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Other Recipes from TIME TABLE FOR COOKING

Vegetable Meat Pie
Roasting
Broiling
Boiling


ROASTING

(Time Table For Cooking) - (The International Jewish Cook Book)







Allow 15 minutes to warm the meat through, and after that, figure the
time.
Beef (rare), 12 to 15 minutes per pound; (well done), 15 to 18 minutes.
Lamb 18 minutes per pound
Mutton 20 minutes per pound
Veal 30 minutes per pound
Chicken, 4lb about 2 hours, or 20 minutes per pound
Turkey, 10lb about 3-1/2 hours, or 20 minutes per pound
Goose, 8lb about 2 hours, or 15 minutes per pound
Duck 40 to 60 minutes per pound

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ROASTING

2 cups finely cut shrimp; scallops; lobster or crab meat
2 tablespoons butter
1 tablespoon flour
1 cup milk
2 hard boiled eggs
1 teaspoon salt
cayenne pepper to taste
1/4 teaspoon paprika
1/4 cup sherry
If canned fish is used cover with cold water 20 minutes and drain.
Melt butter in sauce pan; add flour and stir until smooth; add milk
slowly; boil until thick. Rub yolks of eggs through strainer and add,
stirring until smooth; add seasoning, and finely chopped egg whites;
add fish which has been cut into small pieces; put all in top of
double boiler over fire for 15 minutes; add sherry and serve
immediately.

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POT ROASTING

Fresh meat should be put into boiling water and boiled over hot fire
for about 5 minutes; reduce heat and boil very gently about 20 minutes
for each pound. Salt and spices may be added for seasoning; vegetables
may be boiled in water with the meat. The broth of boiled meat should
always be saved to use in soups, stews and gravies. Salt meats should
be put over the fire in cold water, which as soon as it boils should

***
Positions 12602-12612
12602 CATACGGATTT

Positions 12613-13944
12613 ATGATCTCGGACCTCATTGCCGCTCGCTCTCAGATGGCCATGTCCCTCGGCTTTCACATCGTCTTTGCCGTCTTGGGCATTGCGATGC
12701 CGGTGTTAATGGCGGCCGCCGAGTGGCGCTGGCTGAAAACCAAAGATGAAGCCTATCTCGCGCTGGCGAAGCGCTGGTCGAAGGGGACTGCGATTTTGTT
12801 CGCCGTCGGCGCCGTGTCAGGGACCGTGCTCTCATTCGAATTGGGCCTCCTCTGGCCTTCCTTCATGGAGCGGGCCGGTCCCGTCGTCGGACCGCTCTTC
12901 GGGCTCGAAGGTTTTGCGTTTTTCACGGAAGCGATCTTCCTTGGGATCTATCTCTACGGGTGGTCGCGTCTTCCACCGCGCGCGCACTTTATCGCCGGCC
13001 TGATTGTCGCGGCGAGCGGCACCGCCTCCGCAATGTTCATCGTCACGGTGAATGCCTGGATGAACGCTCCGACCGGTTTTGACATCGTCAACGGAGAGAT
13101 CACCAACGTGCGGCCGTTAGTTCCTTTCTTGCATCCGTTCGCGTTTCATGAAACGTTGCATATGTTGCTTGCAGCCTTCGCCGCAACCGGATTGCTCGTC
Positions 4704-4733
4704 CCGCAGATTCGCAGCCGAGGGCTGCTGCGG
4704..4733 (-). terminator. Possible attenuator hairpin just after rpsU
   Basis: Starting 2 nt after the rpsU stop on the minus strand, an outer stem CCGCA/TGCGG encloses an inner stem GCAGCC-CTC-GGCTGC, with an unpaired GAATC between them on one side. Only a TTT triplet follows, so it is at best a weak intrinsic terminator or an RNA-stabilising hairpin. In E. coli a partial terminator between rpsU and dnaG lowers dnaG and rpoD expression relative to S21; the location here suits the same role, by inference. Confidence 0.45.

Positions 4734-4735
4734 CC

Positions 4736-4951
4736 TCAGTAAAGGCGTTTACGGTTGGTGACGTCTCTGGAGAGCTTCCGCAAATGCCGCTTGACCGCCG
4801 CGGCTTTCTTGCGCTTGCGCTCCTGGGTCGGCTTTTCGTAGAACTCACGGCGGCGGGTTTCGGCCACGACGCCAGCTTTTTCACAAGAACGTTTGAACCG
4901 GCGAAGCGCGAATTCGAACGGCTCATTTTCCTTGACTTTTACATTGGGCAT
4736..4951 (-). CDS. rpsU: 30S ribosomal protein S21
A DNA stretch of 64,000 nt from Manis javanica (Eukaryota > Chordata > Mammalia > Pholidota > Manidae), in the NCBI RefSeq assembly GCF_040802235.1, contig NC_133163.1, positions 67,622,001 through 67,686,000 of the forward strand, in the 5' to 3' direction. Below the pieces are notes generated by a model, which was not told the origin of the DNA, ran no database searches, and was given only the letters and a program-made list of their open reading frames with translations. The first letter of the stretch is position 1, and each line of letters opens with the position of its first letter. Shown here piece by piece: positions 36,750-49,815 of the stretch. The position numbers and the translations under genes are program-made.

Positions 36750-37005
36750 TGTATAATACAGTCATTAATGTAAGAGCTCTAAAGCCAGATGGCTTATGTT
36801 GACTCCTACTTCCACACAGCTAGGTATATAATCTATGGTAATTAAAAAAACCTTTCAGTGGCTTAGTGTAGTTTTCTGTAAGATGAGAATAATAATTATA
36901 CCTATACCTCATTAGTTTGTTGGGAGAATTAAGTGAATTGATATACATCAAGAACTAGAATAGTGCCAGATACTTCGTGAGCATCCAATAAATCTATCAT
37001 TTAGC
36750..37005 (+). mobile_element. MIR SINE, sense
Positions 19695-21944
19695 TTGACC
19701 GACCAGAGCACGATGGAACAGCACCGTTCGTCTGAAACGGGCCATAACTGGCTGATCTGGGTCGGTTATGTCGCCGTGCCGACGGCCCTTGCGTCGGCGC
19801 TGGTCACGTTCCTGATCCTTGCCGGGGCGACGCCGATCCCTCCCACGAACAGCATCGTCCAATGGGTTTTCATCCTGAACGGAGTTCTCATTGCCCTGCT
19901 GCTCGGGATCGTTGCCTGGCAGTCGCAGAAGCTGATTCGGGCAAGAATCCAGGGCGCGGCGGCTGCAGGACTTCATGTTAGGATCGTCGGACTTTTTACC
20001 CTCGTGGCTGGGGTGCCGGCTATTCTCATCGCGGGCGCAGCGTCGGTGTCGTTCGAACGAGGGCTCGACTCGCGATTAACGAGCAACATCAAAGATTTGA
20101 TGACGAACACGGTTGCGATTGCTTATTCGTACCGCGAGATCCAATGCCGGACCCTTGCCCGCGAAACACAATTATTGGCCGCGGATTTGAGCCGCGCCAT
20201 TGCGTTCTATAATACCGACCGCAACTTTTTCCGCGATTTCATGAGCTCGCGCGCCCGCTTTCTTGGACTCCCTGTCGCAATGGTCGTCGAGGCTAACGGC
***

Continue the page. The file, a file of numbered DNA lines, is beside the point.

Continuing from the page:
be replaced by fresh cold water, repeating until water is fresh enough
to give meat a palatable flavor. Salted and smoked meats require about
30 minutes very slow boiling, to each pound. Vegetables and herbs may
be boiled with them to flavor. When they are cooked the vessel
containing them should be set where they will keep hot without boiling
until required, if to be served hot; if to be served cold, they should
be allowed to cool in the liquor in which they were boiled. Very salty
meats, or those much dried in smoking should be soaked overnight in
cold water before boiling.

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Roasting Or Baking

The first is the most extravagant way of cooking

meat, as it wastes nearly one third of its substance in drippings and

steam; the second also is very wasteful, unless the meat is surrounded

with vegetables, or covered with a flour paste. When you do bake meat

without a covering of paste, put it into a hot oven at the start, to

crisp the outside and to keep in the valuable juices; you can moderate

the heat of the oven as soon as the meat is brown, and let it finish

cooking slowly by the heat of the steam which is constantly forming

inside of it. It generally takes twenty minutes to bake each pound of

meat.

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Meat General Rule For Roasting And Boiling

The general rule for roasting and boiling meat is as follows: fifteen

minutes to a pound in roasting, twenty minutes to a pound in boiling.



On no account whatever let the least drop of water be poured on any

roast meat; it soddens it, and is a bad contrivance to make gravy, which

is, after all, no gravy, and totally spoils the meat.









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